Cornell High Energy Synchrotron Source: CHESS
Synchrotron radiation is now generally accepted1 as an important scientific tool for the study of matter in all its forms. There are many synchrotron sources throughout the world providing radiation over a considerable portion of the electromagnetic spectrum. The new facility, CHESS, at Cornell University provides a source of radiation primarily in the x-ray regime at unprecedented intensities. This continuous radiation can be several orders of magnitude more intense than the line spectrum of a good x-ray tube (and therefore in the range of seven orders of magnitude more intense than the continuous background radiation from a tube). In addition, the synchrotron source has the striking property that it is confined to a very narrow angular spread, which allows the experimenter to combine the twin properties of high intensity and intrinsic collimation to enhance dramatically the number of photons incident on even very small specimens. In a sense, comparing the “brightness” of a synchrotron source to that of a conventional x-ray tube is analogous to comparing a laser to a conventional light source.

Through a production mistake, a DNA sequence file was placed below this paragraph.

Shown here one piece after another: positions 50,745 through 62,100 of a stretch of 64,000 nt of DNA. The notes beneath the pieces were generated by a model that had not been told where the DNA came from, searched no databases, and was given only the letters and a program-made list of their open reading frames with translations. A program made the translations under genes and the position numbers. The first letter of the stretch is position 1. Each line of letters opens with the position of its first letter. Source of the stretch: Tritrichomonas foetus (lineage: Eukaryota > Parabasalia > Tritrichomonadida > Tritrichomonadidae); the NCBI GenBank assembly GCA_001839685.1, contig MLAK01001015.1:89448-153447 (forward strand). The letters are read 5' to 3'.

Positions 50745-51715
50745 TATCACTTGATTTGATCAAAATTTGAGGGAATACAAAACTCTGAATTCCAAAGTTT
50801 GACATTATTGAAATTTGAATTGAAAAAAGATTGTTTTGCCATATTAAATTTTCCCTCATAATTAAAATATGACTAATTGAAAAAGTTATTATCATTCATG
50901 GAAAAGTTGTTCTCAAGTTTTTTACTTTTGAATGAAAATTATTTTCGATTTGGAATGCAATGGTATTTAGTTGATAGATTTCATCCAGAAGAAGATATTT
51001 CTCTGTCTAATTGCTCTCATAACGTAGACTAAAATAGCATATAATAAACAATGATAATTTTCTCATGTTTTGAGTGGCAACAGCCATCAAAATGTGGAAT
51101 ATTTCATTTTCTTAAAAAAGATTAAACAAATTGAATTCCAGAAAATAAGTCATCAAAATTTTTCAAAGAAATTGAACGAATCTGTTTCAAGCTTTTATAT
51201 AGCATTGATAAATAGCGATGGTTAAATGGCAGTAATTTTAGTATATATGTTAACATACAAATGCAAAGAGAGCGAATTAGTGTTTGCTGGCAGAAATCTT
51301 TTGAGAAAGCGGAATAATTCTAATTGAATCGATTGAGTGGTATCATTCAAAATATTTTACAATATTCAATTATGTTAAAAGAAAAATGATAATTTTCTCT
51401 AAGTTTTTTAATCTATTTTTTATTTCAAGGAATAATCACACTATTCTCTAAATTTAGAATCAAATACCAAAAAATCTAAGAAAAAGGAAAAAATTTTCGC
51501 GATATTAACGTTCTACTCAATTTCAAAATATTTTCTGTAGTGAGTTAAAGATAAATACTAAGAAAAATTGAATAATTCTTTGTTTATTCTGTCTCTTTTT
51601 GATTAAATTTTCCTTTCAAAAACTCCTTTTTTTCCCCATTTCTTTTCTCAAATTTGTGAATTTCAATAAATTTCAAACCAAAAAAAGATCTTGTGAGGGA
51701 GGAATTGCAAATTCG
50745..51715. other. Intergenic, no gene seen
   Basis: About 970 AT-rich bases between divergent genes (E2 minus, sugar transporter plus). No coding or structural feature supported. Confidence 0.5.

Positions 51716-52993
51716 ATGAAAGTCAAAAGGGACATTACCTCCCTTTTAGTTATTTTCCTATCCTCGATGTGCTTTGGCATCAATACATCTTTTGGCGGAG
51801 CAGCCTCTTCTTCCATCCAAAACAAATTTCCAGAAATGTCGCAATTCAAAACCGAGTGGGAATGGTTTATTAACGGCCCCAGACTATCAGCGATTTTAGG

KeywordsSynchrotron Radiation Storage Ring Synchrotron Source High Energy Physic Experiment Conventional Light Source
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